The two main drivers are: USB_OHCI_HCD & USB_UHCI_HCD. The USB_EHCI_HCD is a high-speed driver.
I am not sure that the problem the OP is having is a bug, but it does sound like one. The kernel 2.6 USB sub-system is undergoing contant change, so it would be no surprise if ther is some inconsistency. It may just be that the read and write code for the EHCI_HCD driver are not at the same level of development.
I can't say with any authority what is going on there. But, I have a couple of suggestions. First, try using a different version of the kernel, using the sa,e setup and config options, to see if the same thing is happening under other kernel versions. I'd suggest trying both a newer and an older kernel and not using 'rc' versions. For instance, try the 188.8.131.52 and 184.108.40.206. There have been *huge* changes in the kernel since 2.6.24 -each micro-version number patch since then has contained over 100,000 lines.
So, if the all the kernel versions exhibit the same behaviour you can probably assume that this is a 'feature' and not a bug -that someone still hasn't figured out how to get both 'sides' of the driver working equally well. If that is the case, a down-n-dirty solution would be to compile all the drivers as modules and then load the module with the best performance for the operation you want to do.
The EHCI driver overrides the UHCI and OHCI drivers when present, so having everything as a module is the only way to get full control of what is going on. The EHCI driver will try to use the faster USB protocol when possible. But when it is not, it 'emulates' either the UHCI or OHCI driver, whichever is appropriate.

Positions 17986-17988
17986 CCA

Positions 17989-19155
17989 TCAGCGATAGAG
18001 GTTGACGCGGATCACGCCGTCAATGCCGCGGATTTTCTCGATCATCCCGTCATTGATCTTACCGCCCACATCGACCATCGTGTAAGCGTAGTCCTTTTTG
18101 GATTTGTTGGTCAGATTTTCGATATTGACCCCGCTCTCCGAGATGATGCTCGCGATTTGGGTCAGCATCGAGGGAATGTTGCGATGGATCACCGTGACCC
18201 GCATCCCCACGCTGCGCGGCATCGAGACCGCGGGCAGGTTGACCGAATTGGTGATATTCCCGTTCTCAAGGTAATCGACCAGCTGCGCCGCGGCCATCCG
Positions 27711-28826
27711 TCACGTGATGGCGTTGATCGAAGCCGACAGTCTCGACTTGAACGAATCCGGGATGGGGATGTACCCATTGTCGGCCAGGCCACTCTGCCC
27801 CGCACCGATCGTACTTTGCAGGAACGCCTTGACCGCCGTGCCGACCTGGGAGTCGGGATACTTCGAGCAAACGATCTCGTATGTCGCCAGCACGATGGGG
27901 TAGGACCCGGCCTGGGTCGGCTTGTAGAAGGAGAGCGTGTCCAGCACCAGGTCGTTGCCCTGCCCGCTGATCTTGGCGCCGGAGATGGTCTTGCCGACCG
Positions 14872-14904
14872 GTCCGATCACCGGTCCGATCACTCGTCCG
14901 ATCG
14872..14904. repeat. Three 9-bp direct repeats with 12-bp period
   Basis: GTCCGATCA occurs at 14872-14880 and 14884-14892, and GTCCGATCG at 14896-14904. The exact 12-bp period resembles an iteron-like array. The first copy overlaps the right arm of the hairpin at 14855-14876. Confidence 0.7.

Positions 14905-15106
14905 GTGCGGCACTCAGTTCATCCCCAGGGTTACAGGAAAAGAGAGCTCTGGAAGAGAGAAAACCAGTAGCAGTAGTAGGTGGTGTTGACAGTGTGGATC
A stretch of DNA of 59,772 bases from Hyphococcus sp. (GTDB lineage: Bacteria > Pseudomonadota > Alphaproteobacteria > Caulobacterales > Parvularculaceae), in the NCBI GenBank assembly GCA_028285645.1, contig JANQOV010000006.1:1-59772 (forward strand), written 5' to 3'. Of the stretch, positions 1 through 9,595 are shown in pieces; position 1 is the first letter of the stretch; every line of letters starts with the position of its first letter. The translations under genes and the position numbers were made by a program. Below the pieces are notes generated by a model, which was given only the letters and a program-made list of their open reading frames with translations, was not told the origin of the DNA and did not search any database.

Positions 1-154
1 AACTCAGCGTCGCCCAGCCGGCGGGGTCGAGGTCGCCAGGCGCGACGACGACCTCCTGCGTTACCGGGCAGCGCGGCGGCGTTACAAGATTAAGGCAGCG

I've just done a quick search with 'clusty.com' for 'EHCI write slow' and found several pages which seem to describe the same problem, along with some possible fixes you might try:
1. Add 'pci=routeirq' to your kernel boot options
2. echo 1024 > /sys/block/sd*/device/max_sectors
3. explicitly set your mount option to async in /etc/fstab
4. Use hdparm/sdparm to change the cach-mode for the drive from "write through" to "write back"
A quote from the kernel-devs mailing list:
> When I use flash drive in sync mode, it writes on it only 64kB/s. When I
> umount it and mount it in not sync mode but do sync manually after it writes
> into memory, kernel writes on flash drive 11 MB/s!!! What is wrong in my
That's expected with sync vfat mount. Use other filesystem or async.
OP, you don't mention what filesystem you are using...
From linux-usb users mailing list:
> I tried suggestions from the FAQ, like switching off "assign IRQ for USB",
> booting with acpi=off, noapic, pci=noacpi, pci=biosirq, in lots of
> different combinations - did not change anything.
This thread on the linux-usb mailing lists seems to come closer to diagnosing the problem(maybe). As I mentioned, the 2.6 USB code undergoes lots of changes, so don't be surprised if this problem was fixed once and then turned up again.
Hope this helps you.